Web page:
• Do not accept to work without a contract. First, farm work can be very tiring and also dangerous if you work with machinery or livestock. No contract means no insurance: BIG NO. Secondly, you’ll need the contract to have your employer to sign the documents to prove you’ve done your regional work.


  • Be aware of fake woofers that will tell you that volunteering in their farm will count for a second visa. This is not true anymore, exactly because the existence of these scammers that exploited backpackers promising to sign their regional paperwork in exchange for free work.


  • Beware of farmers that offer you to sign your regional paperwork in exchange of money. Those are scammers too and the Immigration Office will eventually find out. This is also true even if your employer is just trying to help you offering you to sign for extra weeks of work that you haven’t done there. Immigration CAN check your credit card movements to see if they match your permanence in the farm. I mean, have you ever seen Airport Security Australia? Those guys know their shit, don’t try them 🙂

Working hostels, a useful help or a scam?

Working hostels are expensive hostels located in rural Australia that offer to look for farming jobs for you and even to drive you there every morning if you stay at their hostel. The problem is that that you will spend way more time in their hostel than working (because of the great number of backpackers on the same hostel/area). Moreover, when you work, the hostel typically takes a share of your pay. I heard plenty of sad stories about people that are desperate for farm work (because they’re running out of time and they still haven’t completed their 88 days) and end up in these sketchy places.

That’s why when I was in Australia in 2013, me and my boyfriend decided to avoid working hostels completely. We started looking for regional work as soon as we got to Australia (that’s where buying a vehicle straight away comes in handy).


So how to find work in Australia?

First thing we made sure that at least one of our CVs (my boyfriend’s) was farm-friendly. Which meant that his dad backyard with chickens became an Italian agricultural business to which he had contributed since he was a child. Don’t be scared to “enhance” your story a little bit, farmers will take you for the least qualified job in their property anyway, but a resume with farm related skills will stand out.

We found our first farming job (Farm hands in Western Australia –  you can read about the experience here) scanning gumtree all day long and calling every farmer that put his number in there, until it worked.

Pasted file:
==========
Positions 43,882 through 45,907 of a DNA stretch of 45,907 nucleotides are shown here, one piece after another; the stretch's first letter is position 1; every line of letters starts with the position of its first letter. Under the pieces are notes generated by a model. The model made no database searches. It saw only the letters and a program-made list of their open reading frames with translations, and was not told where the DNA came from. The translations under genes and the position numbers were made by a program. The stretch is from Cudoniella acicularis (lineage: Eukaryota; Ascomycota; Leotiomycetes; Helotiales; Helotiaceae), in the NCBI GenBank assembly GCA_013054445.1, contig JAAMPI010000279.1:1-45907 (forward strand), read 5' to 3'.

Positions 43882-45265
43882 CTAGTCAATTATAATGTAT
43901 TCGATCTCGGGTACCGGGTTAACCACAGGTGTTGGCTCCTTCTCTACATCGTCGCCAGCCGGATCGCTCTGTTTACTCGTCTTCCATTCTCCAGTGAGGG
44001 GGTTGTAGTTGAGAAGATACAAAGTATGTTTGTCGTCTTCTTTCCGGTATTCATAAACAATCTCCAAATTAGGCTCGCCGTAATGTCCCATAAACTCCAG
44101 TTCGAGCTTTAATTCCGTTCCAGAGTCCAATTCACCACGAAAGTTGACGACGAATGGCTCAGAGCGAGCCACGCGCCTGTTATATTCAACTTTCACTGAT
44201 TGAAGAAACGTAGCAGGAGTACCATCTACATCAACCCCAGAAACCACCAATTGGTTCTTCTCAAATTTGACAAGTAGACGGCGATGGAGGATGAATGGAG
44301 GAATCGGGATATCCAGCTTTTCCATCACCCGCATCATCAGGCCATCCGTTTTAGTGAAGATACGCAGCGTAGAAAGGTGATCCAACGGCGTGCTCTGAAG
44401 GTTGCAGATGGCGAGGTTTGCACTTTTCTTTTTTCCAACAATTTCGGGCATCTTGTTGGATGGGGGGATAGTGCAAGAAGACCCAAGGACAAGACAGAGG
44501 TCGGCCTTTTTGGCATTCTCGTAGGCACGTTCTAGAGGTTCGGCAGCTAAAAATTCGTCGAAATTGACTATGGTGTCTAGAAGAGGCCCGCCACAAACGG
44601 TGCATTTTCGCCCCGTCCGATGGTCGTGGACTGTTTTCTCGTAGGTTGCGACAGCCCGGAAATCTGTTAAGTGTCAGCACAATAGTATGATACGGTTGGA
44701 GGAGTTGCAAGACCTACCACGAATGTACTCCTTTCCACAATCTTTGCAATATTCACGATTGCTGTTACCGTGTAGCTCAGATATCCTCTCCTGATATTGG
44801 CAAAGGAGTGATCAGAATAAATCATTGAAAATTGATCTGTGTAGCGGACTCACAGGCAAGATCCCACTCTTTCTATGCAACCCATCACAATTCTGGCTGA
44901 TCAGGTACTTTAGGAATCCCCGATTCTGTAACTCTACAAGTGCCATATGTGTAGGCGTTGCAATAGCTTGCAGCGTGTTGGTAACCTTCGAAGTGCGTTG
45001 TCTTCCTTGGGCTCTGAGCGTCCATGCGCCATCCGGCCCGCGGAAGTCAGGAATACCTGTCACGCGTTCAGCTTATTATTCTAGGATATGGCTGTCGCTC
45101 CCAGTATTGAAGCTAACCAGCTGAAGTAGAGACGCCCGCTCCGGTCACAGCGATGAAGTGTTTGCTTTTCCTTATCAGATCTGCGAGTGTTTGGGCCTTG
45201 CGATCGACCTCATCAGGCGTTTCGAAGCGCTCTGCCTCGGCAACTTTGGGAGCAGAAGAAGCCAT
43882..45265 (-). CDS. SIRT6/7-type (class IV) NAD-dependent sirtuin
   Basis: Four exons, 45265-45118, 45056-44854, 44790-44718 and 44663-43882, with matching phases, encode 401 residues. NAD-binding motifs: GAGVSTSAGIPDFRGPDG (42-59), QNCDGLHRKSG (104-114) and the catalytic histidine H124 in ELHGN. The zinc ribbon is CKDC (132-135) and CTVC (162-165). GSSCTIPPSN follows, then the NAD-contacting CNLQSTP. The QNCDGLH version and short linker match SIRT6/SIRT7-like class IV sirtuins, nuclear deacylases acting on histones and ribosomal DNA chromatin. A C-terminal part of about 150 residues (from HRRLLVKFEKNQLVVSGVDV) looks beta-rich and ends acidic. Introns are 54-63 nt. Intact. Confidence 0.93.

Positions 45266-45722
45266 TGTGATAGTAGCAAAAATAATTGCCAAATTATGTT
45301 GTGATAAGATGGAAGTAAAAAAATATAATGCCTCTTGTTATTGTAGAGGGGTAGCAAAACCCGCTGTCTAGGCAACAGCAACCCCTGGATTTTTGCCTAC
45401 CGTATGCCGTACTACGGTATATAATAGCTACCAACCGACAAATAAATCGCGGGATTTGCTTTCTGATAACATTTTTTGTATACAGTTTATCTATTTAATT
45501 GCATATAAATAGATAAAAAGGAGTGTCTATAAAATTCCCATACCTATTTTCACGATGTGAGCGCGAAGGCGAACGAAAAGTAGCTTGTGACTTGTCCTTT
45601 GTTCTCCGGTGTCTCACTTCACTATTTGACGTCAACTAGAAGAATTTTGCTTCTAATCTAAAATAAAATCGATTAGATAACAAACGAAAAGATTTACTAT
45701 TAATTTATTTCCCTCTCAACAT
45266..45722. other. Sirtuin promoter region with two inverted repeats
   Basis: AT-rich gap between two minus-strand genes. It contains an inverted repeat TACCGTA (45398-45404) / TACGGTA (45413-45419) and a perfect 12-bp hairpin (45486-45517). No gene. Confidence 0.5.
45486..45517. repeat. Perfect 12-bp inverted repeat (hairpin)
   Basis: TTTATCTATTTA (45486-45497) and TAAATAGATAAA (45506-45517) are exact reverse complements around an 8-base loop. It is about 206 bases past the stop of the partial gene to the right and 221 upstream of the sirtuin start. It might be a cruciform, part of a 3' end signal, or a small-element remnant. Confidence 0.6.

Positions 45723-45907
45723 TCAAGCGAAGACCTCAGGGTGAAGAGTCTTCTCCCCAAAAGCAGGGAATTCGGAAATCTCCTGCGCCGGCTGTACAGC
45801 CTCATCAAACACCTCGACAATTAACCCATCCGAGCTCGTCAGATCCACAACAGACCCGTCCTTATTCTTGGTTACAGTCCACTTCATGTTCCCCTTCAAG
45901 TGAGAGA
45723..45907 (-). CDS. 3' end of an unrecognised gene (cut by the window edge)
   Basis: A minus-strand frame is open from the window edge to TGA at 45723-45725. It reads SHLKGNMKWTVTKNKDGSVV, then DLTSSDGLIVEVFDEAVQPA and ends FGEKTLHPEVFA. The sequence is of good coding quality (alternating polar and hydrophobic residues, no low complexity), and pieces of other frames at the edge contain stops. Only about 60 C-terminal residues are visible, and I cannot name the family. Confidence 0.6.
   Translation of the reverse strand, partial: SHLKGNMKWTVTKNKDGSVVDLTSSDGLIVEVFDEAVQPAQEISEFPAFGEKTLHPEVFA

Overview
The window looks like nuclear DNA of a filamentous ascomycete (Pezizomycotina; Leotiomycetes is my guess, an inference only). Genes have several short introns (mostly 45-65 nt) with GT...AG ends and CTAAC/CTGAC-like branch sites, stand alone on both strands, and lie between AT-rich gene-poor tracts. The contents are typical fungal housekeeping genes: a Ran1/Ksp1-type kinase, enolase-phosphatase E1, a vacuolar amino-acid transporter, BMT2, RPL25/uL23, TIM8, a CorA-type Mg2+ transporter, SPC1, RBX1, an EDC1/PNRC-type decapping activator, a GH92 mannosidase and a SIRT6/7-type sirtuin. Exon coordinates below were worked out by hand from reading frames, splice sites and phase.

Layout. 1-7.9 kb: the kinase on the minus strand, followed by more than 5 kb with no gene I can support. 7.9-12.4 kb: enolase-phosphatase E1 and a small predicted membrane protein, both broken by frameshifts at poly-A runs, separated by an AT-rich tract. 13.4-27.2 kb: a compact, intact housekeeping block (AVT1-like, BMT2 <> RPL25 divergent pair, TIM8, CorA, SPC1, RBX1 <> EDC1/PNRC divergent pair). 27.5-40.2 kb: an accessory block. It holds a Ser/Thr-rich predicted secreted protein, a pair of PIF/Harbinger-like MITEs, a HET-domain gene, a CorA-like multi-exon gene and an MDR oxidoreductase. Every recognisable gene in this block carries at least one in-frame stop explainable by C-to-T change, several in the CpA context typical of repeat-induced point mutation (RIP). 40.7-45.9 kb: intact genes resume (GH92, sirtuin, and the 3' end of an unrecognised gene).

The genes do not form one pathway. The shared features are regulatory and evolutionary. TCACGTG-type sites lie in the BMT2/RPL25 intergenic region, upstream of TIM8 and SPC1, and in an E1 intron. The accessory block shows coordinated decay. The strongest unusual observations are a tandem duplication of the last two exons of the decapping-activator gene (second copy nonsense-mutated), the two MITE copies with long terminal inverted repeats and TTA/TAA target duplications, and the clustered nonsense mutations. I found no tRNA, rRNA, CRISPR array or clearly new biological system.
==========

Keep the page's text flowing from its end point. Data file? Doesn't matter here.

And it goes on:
The second one was a little bit trickier to find. We were in rural Queensland driving around farmland to look for mango picking jobs, without much luck. Discouraged by the mango fiasco we gave a try to the yellow pages online. And with “giving a try” I mean that in 3 days we called more than 200 numbers under the “farmers” label on the yellow pages website.

As boring as it can sound, we finally managed to talk to a farmer who had a neighbor that looked for workers in his cattle property. We got the job and we drove 400km (100 of which off road) overnight to get there. You can read about the experience, one of the craziest of my life, here.


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Easiest VISA to move to Australia

Easiest VISA to move to Australia

Best visa for backpackers in Australia

Applying for a Working Holiday Visa

The first thing before even try to move to Oz is to check if you meet the Visa requirements. In this post I will mostly refer to the Working Holiday Visa (aka 417).

This Visa allows you to work and travel in Australia for one year and can be extended if choose to do some farm work (more on this here).

To be eligible for this Visa you have to be between 18 and 30 years old

Moreover, you need to hold a valid passport issued by those countries. If you’re very close to your 30th birthday and you still want to apply, remember that as long as the Visa is granted BEFORE your birthday you will still have one full year to activate it entering the country.

The super friendly cost (JK) of the Working Holiday Visa is 440 AUD.

Trying the Student Visa

If you do not meet the age requirements you can still apply for a student visa, but be mindful that this choice is far more expensive than the Working Holiday Visa. The student Visa fee is 550 AUD plus the cost of the school.

Because language schools know that A LOT of foreigners enroll just to have a Visa, they do not come cheap. Typically, even the cheapest option is around a few thousand dollars.

You also have to consider that you will be allowed to work only a few hours a week, which means that sustaining yourself there could be pretty difficult, unless you decide to work cash-in-hand risking your Visa.

More on Australian Visas subclasses, and online Visa application here.